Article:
Announced in a press release, Representative Liz Cheney put out a statement after co-sponsoring the Critical Minerals Classification Improvement Act, along with seven other congresspeople.

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The main thrust of the bill is that it's hoping to re-add uranium to the list of critical minerals, as it was excluded from the most recent list of critical minerals for being a fuel mineral.

Cheney said:

"Wyoming is home to the largest reserves of uranium in the country. It is essential that we maintain a supply of uranium and other fuel and non-fuel use minerals to sustain our economic and national security," Cheney said. "While we continue to face rising energy costs at home and the Biden Administration looks to our adversaries to fill the void, we should instead be focused on unleashing American energy production and become the arsenal of energy for the world. I am proud to co-sponsor this commonsense legislation to do just that and ensure that restoring our nation's energy leadership begins with Wyoming."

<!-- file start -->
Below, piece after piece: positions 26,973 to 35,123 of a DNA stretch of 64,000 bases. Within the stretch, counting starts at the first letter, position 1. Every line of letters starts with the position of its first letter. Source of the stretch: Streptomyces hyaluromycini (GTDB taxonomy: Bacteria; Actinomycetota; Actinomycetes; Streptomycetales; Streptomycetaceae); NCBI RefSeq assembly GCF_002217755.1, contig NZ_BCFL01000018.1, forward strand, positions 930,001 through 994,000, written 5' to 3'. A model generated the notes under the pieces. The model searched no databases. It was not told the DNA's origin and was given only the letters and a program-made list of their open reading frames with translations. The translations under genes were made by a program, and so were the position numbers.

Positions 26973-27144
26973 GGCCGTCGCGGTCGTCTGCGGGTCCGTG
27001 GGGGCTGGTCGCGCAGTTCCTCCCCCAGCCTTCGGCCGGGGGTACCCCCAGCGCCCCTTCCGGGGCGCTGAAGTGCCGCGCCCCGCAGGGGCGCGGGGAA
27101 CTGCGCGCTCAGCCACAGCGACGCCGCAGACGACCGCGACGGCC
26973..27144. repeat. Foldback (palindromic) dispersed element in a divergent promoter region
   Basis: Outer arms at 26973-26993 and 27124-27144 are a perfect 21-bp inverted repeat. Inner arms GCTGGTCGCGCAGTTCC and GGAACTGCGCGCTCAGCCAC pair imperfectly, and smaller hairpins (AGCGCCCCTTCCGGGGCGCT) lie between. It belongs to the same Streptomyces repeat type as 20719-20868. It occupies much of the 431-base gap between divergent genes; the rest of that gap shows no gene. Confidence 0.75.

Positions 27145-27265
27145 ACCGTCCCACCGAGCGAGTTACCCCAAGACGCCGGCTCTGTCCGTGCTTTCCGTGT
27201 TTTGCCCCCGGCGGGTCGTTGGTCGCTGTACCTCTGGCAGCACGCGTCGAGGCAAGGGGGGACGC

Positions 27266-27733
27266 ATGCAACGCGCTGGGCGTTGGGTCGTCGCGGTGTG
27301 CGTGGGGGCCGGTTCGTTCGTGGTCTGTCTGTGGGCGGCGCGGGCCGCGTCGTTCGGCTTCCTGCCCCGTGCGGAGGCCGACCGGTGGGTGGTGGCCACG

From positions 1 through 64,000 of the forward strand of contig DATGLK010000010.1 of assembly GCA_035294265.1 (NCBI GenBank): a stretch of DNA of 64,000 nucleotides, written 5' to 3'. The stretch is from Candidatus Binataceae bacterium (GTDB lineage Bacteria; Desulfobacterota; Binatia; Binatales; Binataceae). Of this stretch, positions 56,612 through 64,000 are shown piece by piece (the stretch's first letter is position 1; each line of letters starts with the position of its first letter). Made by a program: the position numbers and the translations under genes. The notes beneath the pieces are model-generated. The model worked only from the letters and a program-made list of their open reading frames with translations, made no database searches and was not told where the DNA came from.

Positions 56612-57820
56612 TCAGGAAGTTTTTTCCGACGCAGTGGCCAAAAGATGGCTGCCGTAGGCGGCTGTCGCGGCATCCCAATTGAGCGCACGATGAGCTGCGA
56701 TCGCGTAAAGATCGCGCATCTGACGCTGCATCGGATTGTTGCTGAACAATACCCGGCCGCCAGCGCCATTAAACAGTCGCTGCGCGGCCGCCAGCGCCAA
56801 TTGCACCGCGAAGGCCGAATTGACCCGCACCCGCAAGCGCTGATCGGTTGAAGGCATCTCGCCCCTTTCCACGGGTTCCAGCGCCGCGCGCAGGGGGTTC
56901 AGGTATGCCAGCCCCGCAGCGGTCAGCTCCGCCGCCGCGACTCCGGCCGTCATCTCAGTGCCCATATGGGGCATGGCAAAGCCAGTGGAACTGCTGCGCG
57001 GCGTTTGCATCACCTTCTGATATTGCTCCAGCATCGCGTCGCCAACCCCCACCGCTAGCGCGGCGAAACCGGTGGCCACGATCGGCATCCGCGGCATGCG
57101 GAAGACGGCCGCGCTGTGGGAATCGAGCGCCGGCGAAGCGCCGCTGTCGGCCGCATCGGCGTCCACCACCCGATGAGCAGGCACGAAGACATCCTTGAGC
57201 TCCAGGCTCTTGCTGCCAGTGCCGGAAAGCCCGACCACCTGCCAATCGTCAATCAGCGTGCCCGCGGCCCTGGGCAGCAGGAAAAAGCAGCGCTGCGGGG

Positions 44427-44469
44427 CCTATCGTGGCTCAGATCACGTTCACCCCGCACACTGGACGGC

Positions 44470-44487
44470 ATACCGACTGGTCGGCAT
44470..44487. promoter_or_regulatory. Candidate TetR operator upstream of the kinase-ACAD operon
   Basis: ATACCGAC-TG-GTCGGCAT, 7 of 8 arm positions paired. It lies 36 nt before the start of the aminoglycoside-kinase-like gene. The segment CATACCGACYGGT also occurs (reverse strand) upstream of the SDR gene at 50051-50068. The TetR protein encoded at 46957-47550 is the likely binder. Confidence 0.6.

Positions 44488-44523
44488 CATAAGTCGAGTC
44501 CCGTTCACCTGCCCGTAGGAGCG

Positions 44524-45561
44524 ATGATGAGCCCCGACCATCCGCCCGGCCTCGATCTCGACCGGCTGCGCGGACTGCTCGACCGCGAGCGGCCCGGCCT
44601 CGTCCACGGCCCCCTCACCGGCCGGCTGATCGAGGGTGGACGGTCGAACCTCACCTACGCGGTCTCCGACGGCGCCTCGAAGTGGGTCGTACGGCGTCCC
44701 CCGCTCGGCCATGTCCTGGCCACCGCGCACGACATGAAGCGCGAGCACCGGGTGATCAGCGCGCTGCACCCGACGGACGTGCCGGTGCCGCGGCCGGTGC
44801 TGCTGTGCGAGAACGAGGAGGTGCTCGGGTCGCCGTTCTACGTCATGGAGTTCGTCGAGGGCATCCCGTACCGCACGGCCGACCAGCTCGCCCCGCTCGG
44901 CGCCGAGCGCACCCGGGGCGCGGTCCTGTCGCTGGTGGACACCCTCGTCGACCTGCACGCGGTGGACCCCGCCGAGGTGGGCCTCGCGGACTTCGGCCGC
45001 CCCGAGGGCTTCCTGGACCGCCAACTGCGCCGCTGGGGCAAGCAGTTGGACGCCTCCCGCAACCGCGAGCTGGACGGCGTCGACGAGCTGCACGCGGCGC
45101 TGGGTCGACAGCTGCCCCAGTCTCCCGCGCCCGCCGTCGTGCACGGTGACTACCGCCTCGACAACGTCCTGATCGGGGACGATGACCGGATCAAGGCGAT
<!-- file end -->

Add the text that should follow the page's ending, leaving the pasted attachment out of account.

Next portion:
The bill, which was introduced on June 13 by Representative August Pfluger, a Republican from Texas, was referred to the House Committee on Natural Resources that same day, with no action taken since then.

According to the U.S. Geological Survey, by being on the list of critical minerals, those specific minerals are then deemed more important and are prioritized by various federal agencies when it comes to making supply chains for those minerals more efficient.

The original list of 35 critical minerals put out in 2018 included uranium, however, the updated list in 2022, which increased the number to 50, didn't include uranium, as it was prohibited due to being a fuel mineral.

According to the release by Cheney, the bill is supported by Uranium Producers of America, the U.S. Chamber Global Energy Institute, the American Exploration, and Mining Association, Citizens for Responsible Energy Solutions, the National Mining Association, the U.S. Nuclear Industry Council, ClearPath Action, and the Nuclear Energy Institute.

However, groups like the Center for Western Priorities, the National Resource Defense Council, and the Environmental Defense Fund, have spoken out against increased uranium mining.

Wyoming Has Polish MiGs for Ukraine

Not long after the Russian invasion of Ukraine, the was talk of Poland giving Ukraine some of their MiG fighter planes.

Poland is now part of NATO. So they were willing to part with the older Russian planes for newer and more hi-tech Western planes.

For several reasons, the deal fell through. Ukraine will not get the planes.

HEY Ukraine!
If you're still interested, Wyoming has a few old Polish MiGs we would be happy to give you.

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